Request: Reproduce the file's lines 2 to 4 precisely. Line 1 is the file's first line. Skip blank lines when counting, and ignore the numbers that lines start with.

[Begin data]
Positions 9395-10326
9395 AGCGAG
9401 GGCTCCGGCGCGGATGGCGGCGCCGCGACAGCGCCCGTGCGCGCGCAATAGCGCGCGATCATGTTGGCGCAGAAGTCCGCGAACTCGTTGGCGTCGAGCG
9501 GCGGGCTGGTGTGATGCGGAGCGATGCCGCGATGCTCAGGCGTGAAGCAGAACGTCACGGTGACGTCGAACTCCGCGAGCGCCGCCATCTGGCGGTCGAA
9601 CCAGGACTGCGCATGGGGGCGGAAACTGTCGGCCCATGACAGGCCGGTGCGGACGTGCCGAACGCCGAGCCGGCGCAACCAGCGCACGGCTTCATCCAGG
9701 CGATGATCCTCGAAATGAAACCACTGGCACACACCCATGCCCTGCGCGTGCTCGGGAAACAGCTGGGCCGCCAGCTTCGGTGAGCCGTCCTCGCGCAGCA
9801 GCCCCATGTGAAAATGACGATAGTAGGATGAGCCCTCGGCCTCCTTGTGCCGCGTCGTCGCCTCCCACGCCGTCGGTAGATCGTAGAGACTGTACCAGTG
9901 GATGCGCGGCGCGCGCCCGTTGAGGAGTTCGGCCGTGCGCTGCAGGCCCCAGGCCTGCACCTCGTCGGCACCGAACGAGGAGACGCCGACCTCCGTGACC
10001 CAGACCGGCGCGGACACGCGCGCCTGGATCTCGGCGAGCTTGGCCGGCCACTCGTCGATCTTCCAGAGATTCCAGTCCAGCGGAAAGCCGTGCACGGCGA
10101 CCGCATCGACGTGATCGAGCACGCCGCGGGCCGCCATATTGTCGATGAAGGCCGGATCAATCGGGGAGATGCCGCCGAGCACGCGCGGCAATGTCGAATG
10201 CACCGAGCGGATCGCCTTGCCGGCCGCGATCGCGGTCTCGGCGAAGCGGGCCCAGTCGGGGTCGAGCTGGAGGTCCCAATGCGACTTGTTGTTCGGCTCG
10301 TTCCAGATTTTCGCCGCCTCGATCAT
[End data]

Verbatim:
9395 AGCGAG
9401 GGCTCCGGCGCGGATGGCGGCGCCGCGACAGCGCCCGTGCGCGCGCAATAGCGCGCGATCATGTTGGCGCAGAAGTCCGCGAACTCGTTGGCGTCGAGCG
9501 GCGGGCTGGTGTGATGCGGAGCGATGCCGCGATGCTCAGGCGTGAAGCAGAACGTCACGGTGACGTCGAACTCCGCGAGCGCCGCCATCTGGCGGTCGAA